This isn’t what I originally planned on writing for today’s post. Actually, I was supposed to post last Friday, but last week was my 61st birthday, Mardi Gras, and National Drink Wine Day, so I ended up recovering on my sofa, lounging lazily while nursing a headache, and lingering among the memories floating in my head.
On my Instagram today I posted about my travel memories of warmer climates. But what also emerged from my residual celebration fog were thoughts of lessons I’ve learned in the last decade. Lessons we all should learn in our 20s, 30s, and 40s.
1. Being different is good. Silent suffering is not.
Like any true Aquarian rebel, I have always been different. Marched to the beat of my own drum. Didn’t follow the other sheep. Quirky. A not-shy-but-needing-her-space-to-recharge introvert. Now, I embrace and revel in my different-ness. Hell, my personality tests all equate this non-conformity with vision and creativity. Ha! But in my 20s, I wanted desperately to conform, and cared mightily about what other people thought and said about me. I hadn’t yet entered my current midlife Whatever, Bitch period. In my 20s I struggled silently with depression and zero self-esteem as I finished grad school in Chicago, worked a bit as a fashion and print model, and got some of my freelance writing published in various local newspapers and magazines. My internal battle was completely undercover. Never discussed (black folks didn’t really “do” depression or therapy back then). Never known. That is until spiraling bouts of Percocet-popping and overdoses made it undeniable. Oops.
2. Happiness is deserved.
In my 30s things were going well. After becoming the first black and youngest VP and officer of the oldest independent PR firm in the country, I left to start my own tiny, local practice. It was doing well, winning some little awards, and snagging larger and larger accounts. I finally got pregnant with the help of fertility treatments, and realized my dream of becoming a mother. I was married and living in a nice house on a street I never thought I’d be living on. Everything was great. So of course I had to blow it up because I did not deserve to be that happy. I knew something bad had to happen so I figured, let’s just get it over with because I can’t stand waiting for the shoe to drop. Why do we think we don’t deserve abundant happiness, when simply giving ourselves permission to accept it is all we need to do? Now, I’m accepting every drop of happiness and am joyful AF.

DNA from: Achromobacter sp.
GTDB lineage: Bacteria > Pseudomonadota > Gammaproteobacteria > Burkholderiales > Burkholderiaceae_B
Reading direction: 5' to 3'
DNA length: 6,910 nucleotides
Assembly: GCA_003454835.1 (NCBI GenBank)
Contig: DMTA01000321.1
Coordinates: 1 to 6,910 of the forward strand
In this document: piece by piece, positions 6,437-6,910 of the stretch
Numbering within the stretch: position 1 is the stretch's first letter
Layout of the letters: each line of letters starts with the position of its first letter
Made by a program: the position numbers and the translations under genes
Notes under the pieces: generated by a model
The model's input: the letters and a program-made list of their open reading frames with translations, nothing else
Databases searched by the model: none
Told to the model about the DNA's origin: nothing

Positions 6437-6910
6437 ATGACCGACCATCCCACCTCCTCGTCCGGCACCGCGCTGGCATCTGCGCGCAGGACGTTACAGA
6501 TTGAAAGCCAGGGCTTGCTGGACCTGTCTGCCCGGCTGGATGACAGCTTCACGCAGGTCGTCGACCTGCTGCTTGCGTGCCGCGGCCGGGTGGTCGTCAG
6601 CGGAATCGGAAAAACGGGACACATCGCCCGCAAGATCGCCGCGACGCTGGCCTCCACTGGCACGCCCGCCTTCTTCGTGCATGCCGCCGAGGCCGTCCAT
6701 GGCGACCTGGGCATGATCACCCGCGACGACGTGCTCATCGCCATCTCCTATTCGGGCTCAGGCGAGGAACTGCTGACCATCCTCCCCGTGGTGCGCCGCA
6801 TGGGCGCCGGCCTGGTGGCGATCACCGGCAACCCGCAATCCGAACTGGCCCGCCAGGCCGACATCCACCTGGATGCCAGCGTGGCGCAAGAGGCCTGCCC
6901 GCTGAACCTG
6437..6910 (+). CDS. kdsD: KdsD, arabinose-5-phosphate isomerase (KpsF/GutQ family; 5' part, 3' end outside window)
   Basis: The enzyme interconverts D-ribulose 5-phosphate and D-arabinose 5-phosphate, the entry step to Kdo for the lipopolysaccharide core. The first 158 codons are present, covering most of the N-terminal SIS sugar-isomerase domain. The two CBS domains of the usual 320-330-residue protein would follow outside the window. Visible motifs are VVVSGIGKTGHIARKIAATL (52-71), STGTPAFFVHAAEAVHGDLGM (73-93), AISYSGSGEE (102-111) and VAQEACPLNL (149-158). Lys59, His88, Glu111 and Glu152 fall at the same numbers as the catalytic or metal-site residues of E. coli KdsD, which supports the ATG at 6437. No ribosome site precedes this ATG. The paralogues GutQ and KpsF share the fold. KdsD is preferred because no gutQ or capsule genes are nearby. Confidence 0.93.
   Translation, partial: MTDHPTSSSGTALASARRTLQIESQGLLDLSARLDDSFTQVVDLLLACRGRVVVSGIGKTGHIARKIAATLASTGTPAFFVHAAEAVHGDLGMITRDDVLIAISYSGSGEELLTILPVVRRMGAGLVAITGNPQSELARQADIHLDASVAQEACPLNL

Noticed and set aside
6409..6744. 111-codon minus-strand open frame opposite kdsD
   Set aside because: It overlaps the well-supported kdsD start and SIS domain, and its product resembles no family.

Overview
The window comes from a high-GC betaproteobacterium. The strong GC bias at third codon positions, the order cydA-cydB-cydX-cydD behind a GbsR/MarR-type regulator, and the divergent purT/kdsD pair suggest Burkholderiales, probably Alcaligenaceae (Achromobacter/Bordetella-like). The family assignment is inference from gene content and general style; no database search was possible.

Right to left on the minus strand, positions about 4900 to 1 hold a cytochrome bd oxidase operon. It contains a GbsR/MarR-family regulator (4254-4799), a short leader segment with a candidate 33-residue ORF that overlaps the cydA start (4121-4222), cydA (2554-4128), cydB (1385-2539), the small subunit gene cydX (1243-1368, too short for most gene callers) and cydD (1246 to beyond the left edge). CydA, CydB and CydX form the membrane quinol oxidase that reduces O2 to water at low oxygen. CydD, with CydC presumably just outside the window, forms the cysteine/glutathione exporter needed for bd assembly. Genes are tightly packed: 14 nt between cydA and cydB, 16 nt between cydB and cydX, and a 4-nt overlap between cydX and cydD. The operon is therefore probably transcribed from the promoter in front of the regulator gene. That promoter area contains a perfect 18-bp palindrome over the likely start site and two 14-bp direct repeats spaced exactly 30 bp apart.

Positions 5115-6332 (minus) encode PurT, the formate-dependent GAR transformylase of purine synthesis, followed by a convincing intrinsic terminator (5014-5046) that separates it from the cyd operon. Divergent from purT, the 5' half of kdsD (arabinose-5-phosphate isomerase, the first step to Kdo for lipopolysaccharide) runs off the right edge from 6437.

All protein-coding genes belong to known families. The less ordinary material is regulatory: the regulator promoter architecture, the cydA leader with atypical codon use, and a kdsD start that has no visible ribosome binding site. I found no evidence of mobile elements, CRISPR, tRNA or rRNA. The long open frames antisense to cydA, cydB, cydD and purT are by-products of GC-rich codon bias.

3. We are good enough.
In my 40s, as the mother of a school-aged child with dyslexia, I wanted to learn more about how children learn to read. I thought about going back to school, but my inner critic kept telling me I wasn’t good enough, wasn’t smart enough, wasn’t focused enough to start over and learn something completely new. I did end up going back to grad school and getting a second master’s degree as a straight-A student, but that inner critic continued to tell me I wasn’t good enough to actually change careers and take a job actually teaching children. I wasn’t good enough to be able to make it as a now-single mom on a 60-percent lower salary. I wasn’t good enough…I wasn’t organized enough…I didn’t know enough…I wasn’t patient enough…I wasn’t young enough to start teaching other people’s young children. What the f*ck was I even thinking? Oh yeah, and there was the swearing thing, too. But I did ultimately decide to teach, because I was good enough.
Now I’m trying to learn all kinds of new stuff in my 60s, as I wrote about here. I may or may not be good at everything I’m trying to do, but now I know I am good enough to try anything I want to do.
Travel is one of those things, and I’m so much better at it now. I thought I’d share my photos from some of my favorite over-50 trips:
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